"Sin in our hearts affects our basic motivational drives so they become idolatrous, 'deep idols.' Some people are strongly motivated by a desire for influence and power, while others are more excited by approval or appreciation. Some want emotional and physical comfort more than anything else, while still others want security, the control of their environment. People with the deep idol of power do not mind being unpopular in order to gain influence. People who are most motivated by approval are the opposite--they will gladly lose power and control as long as everyone thinks wells of them. Each deep idol--power, approval, comfort, or control--generates a different set of fears and a different set of hopes.

" 'Surface idols' are things such as money, our spouse, or children, through which our deep idols seek fulillment. We are often superficial in the analysis of our idol structures. For example, money can be a surface idol that serves to satisfy more foundational impulses. Some people want lots of money as a way to control their world and life. Such people usually don't spend much money and live very modestly. They keep it all safely saved and invested, so they can feel completely secure in the world. Others want money for access to social circles and to make themselves beautiful and attractive. These people do spend their money on themselves in lavish ways. Other people want money because it gives them so much power over others. In every case, money functions as an idol and yet, because of various deep idols, it results in very different patterns of behavior.

"The person using money to serve a deep idol of control will often feel superior to people using money to attain power or social approval. In every case, however, money-idolatry enslaves and distorts lives."

Friday, November 13, 2009

Jerry Rankin on the Great Commission Resurgence


Below is an article from Baptist Press reporting on a recent meeting between Jerry Rankin (current president of the International Mission Board of the Southern Baptist Convention) and the IMB trustees. I, personally, think his words, thoughts, and challenges are right on the mark and we would all do well to heed diligently what he advises.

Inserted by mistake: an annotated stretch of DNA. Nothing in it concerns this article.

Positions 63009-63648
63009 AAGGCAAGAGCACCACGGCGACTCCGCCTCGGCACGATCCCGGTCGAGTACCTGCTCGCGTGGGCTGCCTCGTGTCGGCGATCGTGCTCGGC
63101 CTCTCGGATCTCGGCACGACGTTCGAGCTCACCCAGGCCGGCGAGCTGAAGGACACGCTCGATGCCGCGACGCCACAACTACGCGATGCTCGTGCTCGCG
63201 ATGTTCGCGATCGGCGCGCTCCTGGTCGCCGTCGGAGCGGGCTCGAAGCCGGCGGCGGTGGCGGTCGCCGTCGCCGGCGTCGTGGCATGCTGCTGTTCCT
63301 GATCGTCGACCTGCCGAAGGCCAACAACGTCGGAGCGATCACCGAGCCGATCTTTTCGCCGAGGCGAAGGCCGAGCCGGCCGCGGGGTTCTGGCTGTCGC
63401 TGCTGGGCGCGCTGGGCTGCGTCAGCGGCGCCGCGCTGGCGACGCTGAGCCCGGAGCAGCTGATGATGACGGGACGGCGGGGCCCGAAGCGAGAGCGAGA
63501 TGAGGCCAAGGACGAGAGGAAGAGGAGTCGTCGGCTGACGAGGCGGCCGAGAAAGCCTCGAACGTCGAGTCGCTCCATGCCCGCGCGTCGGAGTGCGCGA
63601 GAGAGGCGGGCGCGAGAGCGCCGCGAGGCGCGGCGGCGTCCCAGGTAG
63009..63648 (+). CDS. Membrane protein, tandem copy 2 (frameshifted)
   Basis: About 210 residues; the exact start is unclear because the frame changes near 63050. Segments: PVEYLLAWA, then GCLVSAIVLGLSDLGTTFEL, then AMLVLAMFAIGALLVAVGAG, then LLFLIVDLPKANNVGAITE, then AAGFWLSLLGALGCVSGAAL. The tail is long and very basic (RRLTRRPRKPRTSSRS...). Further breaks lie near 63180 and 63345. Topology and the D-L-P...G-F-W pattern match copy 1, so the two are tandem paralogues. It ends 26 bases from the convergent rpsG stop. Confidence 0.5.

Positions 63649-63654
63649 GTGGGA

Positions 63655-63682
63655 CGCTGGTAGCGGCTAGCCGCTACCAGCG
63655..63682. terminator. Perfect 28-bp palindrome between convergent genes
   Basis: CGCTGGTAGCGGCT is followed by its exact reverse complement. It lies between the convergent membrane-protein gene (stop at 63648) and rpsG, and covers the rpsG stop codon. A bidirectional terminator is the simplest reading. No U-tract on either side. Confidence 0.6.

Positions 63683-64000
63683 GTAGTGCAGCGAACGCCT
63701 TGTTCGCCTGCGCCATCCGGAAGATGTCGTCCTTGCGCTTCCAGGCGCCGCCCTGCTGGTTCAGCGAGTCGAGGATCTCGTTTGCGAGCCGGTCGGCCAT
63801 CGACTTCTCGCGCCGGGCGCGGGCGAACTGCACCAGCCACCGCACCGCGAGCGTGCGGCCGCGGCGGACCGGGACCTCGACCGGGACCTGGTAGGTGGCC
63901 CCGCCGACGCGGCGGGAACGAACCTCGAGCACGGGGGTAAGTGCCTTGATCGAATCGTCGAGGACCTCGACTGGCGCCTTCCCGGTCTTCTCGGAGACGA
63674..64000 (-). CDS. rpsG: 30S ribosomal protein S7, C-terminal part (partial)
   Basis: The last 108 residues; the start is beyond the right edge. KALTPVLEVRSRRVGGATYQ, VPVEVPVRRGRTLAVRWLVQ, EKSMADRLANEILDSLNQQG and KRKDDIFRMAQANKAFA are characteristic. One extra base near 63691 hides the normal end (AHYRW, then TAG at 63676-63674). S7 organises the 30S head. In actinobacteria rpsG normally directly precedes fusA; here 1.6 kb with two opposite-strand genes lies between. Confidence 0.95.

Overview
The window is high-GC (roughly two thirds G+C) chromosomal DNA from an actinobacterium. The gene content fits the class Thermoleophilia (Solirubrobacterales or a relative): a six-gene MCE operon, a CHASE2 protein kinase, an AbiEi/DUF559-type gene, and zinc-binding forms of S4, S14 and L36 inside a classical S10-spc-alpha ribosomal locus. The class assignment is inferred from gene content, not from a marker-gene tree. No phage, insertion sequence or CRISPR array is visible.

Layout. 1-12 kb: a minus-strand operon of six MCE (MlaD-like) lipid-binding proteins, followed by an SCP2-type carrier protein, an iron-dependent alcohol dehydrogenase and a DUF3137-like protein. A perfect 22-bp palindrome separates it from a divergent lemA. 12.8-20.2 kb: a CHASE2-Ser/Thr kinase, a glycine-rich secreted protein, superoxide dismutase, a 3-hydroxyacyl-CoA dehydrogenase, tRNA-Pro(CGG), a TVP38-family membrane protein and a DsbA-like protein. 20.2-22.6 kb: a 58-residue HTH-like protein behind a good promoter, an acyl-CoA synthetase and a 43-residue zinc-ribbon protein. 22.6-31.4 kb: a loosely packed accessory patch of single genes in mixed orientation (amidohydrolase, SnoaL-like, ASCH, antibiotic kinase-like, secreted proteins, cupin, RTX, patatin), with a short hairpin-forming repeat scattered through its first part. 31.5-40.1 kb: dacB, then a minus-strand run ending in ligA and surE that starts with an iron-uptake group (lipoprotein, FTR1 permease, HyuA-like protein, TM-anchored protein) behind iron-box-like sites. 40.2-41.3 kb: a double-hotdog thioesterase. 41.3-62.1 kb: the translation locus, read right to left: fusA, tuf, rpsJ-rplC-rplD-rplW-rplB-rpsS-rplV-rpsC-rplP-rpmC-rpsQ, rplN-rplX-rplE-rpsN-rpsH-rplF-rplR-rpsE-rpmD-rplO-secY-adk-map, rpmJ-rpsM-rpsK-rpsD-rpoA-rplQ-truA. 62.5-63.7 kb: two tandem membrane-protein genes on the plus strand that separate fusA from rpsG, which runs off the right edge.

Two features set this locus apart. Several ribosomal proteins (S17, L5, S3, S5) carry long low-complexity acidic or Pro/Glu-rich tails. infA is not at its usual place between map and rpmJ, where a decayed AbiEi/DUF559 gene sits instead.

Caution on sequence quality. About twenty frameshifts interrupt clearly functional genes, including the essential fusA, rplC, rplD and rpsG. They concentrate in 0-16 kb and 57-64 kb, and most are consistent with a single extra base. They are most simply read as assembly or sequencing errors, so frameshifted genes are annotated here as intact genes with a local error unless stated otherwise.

SHREVEPORT, La. (BP)--If Southern Baptists truly want to experience a Great Commission resurgence, they must turn their backs on business as usual and be willing to make radical changes in their missions commitment and approach, Jerry Rankin told International Mission Board trustees Nov. 10 in Shreveport, La.Rankin, who plans to retire as IMB president July 31, 2010, believes the 23-member task force studying how Southern Baptists can be more effective in obeying the Great Commission will bring some radical recommendations to the Southern Baptist Convention's annual meeting June 15-16, 2010, in Orlando, Fla."We should not be afraid of making radical changes. If we come out just kind of tweaking what we are doing to try to do it a little better, that would be most unfortunate," Rankin said. "We are at a watershed time in history, with an unprecedented opportunity. God has blessed us and we must not become ingrown and self-focused, committed simply to continuing what we are doing in the way we are doing it. We've got to be willing to change."


Rankin said he finds some merit in the idea of merging the denomination's international and North American mission boards but only to the extent that it helps Southern Baptists accomplish the mandate to take the Gospel to "the the ends of the earth" and "make disciples of all nations.""If we're thinking of combining [the two boards] just for the sake of efficiency, thinking it will release more funds to be more focused on our mission task, I think that would be a huge misperception," Rankin said.Trying to merge the two entities could merely wind up creating "a complex, bureaucratic structure that would dilute the effectiveness of what each of us is doing," Rankin said.On the other hand, the current geographic dichotomy between North American and international missions "doesn't make a lot of sense and is a detriment to fulfilling our Great Commission task," he said. Nearly every "people group we would ever hope to reach anywhere in the world is found right here in our own country," Rankin said. "If there could be a way to come to a global missions entity that is focused on evangelizing and planting indigenous churches and reaching all the peoples of the world, whether here or overseas, there could be some merit in that.... We could not afford to be diluted in [the] focus and application of our resources on taking the Gospel to all peoples.